5 Books to Read If You Love Gilmore Girls
You’ve binged all of Gilmore Girls. You’ve watched and re-watched A Year in the Life. You’ve debated the various merits of Logan and Jess at length. Now you’re missing all your friends from Stars Hollow. Well, follow Rory’s lead and head to the bookstore for these five smart, heartfelt reads that any Gilmore Girls fan will love.
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Wild, by Cheryl Strayed
Fans of Gilmore Girls: A Year in the Life will be familiar with Cheryl Strayed’s Wild. Sure, Lorelei never actually managed to hike the full trail, but this is the book that helped her work through the loss of her father and her crisis over Luke. Wild follows Strayed’s impulsive decision to hike more than 1,000 miles on the Pacific Crest Trail, alone, with no training whatsoever. After hitting rock bottom, Strayed set off on a journey that would prove to be far more perilous, suspenseful, and healing than she ever could have imagined.
The Bad Mother’s Handbook, by Katie Long
If there’s anything that Gilmore Girls taught us, it’s that there’s more than one way to be a mother. The Bad Mother’s Handbook chronicles a year in the life of Charlotte, Karen, and Nan—three generations of women trying to navigate motherhood and make ends meet while living together in one cramped little house. It’s a funny, genuine story about the often frustrating bonds of familial love.
Talking as Fast as I Can, by Lauren Graham
If you’re missing Gilmore Girls, nothing beats a memoir from Lorelei Gilmore herself. In this collection of personal essays, actress Lauren Graham opens up about life and love in Hollywood. She recounts awkward auditions (like the time she was asked to “audition her butt” for a role), the perils of meeting men at award shows (where you’re setting the bar “way too high”), and the one time she tried to go vegan to bond with Ellen DeGeneres. Of course, she also reflects on the making of Gilmore Girls and what it meant to return to her iconic role years later, offering a rare glimpse behind the scenes for fans of Lorelei and Rory.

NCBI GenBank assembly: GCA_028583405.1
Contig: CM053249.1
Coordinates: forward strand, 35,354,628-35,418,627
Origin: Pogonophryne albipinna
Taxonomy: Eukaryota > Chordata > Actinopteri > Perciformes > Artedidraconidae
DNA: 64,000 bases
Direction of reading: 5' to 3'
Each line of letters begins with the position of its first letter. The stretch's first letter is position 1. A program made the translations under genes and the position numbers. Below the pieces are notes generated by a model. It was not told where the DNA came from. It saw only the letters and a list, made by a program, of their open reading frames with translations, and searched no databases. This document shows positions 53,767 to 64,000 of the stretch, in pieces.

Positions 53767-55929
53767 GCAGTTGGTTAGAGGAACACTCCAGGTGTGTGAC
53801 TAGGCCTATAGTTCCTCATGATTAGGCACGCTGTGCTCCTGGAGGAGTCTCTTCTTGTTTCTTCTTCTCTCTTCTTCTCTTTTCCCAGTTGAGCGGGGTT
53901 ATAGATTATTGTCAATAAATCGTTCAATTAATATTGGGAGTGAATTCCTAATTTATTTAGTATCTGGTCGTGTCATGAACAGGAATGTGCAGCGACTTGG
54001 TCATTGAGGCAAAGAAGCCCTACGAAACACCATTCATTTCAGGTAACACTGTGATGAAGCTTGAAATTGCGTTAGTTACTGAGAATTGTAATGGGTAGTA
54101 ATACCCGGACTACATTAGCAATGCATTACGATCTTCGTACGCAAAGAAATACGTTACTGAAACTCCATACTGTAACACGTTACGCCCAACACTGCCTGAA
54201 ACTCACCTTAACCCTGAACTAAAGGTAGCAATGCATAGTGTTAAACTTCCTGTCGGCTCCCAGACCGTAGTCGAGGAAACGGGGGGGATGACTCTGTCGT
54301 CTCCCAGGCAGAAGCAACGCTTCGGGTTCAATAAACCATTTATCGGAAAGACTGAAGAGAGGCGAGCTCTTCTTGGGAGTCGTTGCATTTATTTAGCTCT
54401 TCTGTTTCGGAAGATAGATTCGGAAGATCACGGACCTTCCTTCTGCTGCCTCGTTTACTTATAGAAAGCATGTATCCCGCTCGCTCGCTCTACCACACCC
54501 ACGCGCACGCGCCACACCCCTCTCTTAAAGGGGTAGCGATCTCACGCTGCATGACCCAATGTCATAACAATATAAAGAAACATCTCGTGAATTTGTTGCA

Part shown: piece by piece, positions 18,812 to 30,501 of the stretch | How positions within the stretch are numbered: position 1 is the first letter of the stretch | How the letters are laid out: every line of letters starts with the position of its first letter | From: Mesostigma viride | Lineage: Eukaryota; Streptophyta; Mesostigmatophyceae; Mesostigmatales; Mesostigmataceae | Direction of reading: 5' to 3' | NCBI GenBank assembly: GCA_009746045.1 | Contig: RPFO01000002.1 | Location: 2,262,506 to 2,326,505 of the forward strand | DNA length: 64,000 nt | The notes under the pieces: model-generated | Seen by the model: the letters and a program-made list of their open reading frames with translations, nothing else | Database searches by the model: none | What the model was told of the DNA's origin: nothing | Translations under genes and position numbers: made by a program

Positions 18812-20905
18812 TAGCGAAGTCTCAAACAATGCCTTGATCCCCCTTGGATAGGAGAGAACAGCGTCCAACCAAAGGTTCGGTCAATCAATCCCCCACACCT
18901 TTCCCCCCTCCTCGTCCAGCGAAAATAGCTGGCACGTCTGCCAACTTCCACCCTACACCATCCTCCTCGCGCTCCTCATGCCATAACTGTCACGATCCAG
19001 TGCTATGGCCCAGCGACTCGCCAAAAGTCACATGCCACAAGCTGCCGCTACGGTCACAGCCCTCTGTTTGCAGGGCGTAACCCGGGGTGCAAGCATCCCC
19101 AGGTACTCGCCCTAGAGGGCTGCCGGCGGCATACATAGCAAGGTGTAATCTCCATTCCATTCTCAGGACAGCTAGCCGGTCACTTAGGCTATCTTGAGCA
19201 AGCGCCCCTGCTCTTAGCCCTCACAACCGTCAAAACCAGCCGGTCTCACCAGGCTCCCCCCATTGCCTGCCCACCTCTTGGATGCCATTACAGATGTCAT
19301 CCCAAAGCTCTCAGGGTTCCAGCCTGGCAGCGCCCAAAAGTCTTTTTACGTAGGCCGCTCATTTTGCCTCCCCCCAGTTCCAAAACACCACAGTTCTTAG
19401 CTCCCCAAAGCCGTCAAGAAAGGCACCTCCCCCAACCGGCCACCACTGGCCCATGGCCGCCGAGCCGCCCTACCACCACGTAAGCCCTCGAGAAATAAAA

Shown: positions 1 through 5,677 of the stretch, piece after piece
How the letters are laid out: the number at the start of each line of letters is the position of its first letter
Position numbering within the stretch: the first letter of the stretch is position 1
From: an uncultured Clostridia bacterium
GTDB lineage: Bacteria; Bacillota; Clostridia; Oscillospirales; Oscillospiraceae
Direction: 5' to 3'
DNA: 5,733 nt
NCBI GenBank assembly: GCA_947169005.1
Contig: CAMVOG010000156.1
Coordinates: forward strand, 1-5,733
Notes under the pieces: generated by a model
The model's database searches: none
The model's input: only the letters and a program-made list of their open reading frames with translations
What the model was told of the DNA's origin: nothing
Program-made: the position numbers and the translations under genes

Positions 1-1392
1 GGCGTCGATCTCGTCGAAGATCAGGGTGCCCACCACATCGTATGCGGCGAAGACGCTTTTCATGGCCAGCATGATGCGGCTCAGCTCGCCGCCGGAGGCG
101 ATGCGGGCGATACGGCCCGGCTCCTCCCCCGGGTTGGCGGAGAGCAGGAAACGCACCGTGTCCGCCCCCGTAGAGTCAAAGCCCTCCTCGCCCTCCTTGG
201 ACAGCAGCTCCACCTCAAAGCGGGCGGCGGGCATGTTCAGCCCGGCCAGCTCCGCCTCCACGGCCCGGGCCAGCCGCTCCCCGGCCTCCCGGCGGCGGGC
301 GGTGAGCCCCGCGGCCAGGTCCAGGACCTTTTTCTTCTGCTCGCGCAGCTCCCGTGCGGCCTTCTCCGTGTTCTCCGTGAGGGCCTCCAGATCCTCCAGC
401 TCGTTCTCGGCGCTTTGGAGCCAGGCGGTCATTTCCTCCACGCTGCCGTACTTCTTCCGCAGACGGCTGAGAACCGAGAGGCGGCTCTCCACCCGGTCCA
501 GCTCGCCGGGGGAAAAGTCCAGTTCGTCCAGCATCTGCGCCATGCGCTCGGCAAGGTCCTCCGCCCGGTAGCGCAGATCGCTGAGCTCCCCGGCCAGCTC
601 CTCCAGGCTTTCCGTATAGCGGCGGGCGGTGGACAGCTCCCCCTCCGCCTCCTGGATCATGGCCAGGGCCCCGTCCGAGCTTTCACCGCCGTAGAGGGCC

Anywhere But Here, by Mona Simpson
Ann August is wise beyond her years. Her mother Adele is almost the opposite: childlike and excitable and always on the move. With Adele’s larger-than-life dreams to guide them, mother and daughter pick up and leave Wisconsin behind for the promise of California and stardom. Adele’s antics are perhaps a little more frightening that Lorelei’s (abandoning her daughter on the highway, for instance, or forcing her into a showbiz career), but the novel is still driven by the eccentric bond between a wild-child mother and her clear-headed daughter.
Where'd You Go Bernadette, by Maria Semple
Bernadette Fox doesn’t quite fit in with the other upper crust, private school moms. Her agoraphobia has also grown so bad that she’s hired a personal assistant in India to handle her daily errands. Bernadette rarely leaves the house … until one day she vanishes entirely, just before the family is set to go to Antarctica. Now it’s up to Bee, her fifteen-year-old daughter and best friend, to find her. Semple's epistolary novel, Where’d You Go, Bernadette, is a hysterical and ultimately touching story about mothers and daughters.